Duty on Woollens.

[Feb. 19, 1827.

he knew them not, and did not wish to know them; he commit the bill for that purpose ; the amendment could regarded solely his duty and his conscience ; nor should be offered in the Senate. his tongue be tied by the fear of displeasing any class of Mr. TAZEWELL advocated the motion, as it was but the community.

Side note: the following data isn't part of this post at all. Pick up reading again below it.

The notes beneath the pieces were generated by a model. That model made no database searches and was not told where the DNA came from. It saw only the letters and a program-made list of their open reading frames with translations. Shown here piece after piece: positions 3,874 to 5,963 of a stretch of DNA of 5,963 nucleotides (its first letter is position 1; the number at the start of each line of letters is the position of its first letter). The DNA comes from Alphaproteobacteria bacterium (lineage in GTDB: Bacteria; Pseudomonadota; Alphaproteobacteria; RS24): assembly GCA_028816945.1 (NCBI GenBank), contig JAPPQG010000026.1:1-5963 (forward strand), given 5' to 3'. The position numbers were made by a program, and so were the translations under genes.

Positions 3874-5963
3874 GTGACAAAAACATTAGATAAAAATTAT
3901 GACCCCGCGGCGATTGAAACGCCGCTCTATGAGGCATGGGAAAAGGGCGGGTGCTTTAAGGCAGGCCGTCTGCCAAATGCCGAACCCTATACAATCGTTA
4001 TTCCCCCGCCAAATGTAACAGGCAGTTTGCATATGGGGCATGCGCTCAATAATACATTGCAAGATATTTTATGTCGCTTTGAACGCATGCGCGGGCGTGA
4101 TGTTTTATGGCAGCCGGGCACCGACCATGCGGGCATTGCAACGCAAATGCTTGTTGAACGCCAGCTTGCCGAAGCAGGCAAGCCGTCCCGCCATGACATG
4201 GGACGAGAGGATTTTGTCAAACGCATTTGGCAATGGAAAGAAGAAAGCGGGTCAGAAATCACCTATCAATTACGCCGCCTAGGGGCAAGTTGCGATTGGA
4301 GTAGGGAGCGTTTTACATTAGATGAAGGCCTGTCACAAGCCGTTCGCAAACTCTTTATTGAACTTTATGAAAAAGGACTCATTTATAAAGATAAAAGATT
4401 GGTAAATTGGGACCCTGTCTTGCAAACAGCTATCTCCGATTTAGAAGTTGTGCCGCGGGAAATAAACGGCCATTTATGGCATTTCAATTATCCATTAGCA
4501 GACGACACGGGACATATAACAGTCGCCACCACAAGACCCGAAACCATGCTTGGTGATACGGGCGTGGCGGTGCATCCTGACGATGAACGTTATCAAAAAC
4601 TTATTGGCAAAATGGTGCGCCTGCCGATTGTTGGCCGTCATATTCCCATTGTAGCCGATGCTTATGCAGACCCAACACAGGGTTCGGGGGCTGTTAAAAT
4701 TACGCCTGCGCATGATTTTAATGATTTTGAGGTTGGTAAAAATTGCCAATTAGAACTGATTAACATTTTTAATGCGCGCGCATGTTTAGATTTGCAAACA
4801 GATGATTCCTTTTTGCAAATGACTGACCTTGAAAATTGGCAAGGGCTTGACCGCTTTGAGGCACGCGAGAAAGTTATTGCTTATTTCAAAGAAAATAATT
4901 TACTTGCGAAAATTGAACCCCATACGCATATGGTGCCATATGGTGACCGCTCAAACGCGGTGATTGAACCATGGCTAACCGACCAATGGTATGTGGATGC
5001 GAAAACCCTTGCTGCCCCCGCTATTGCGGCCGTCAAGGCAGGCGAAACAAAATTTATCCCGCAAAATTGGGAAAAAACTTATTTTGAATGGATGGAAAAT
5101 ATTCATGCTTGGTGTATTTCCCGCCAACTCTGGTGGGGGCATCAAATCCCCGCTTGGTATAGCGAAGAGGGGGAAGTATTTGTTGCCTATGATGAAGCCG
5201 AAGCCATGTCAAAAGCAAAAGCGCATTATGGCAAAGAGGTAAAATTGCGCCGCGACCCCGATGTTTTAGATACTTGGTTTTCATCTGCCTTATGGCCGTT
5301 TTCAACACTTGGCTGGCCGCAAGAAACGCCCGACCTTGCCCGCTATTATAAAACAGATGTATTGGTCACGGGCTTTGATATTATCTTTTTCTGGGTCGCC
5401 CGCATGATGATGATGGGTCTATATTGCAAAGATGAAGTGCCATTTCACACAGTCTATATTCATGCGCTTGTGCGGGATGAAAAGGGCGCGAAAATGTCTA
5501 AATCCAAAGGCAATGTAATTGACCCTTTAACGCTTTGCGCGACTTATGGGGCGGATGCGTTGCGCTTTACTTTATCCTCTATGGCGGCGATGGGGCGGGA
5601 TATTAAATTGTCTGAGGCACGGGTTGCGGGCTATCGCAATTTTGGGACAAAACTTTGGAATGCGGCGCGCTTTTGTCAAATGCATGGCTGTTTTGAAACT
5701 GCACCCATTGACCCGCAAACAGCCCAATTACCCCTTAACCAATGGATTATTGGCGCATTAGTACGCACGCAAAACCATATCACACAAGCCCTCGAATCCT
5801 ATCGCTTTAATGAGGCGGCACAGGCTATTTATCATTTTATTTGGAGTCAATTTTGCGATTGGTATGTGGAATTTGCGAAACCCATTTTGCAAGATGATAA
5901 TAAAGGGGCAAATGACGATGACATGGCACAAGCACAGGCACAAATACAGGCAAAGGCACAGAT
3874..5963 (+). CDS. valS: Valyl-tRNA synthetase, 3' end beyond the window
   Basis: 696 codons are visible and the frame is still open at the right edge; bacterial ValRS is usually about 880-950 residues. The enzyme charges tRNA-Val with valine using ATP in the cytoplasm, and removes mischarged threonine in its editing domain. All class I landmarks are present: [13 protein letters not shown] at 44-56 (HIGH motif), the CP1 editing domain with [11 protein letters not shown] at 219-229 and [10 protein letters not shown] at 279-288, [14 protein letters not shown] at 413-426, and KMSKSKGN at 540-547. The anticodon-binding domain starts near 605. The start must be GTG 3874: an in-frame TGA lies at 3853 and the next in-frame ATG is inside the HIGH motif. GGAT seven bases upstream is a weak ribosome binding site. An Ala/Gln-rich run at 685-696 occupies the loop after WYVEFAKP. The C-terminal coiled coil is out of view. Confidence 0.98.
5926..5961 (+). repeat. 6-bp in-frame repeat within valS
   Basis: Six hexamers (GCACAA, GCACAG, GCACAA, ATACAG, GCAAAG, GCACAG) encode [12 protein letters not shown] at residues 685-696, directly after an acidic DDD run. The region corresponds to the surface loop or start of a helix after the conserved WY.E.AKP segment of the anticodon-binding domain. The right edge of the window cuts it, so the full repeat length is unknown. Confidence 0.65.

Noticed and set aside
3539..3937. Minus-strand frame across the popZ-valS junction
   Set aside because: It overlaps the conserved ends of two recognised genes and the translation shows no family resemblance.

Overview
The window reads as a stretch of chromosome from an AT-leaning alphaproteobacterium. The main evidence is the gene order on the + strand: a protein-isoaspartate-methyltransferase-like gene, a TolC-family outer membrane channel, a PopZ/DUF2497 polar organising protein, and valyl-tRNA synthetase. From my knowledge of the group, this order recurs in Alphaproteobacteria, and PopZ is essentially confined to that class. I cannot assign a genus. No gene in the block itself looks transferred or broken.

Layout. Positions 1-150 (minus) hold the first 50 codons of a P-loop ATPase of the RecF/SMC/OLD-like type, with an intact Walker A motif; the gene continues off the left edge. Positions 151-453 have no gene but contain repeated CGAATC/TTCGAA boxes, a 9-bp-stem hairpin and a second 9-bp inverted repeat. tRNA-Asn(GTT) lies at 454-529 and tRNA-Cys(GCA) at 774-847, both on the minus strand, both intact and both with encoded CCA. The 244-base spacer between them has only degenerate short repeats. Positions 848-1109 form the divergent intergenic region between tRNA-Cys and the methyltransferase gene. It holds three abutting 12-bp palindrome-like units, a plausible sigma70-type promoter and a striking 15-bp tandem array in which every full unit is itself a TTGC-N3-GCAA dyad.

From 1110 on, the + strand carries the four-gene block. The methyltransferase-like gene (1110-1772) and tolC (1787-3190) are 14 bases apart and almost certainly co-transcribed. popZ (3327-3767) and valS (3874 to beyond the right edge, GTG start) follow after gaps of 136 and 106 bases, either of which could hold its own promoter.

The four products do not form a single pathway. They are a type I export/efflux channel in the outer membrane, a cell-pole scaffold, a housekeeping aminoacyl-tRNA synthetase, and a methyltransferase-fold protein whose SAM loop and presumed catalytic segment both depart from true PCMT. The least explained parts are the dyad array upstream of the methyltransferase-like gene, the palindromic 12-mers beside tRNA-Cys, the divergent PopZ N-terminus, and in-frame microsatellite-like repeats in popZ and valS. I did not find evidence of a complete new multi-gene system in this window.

an extension of equal justice. It would hold out en. Mr. DICKERSON explained as to his statement in couragement to the wool growers, as well as to the manrelation to Mr. LLOYD.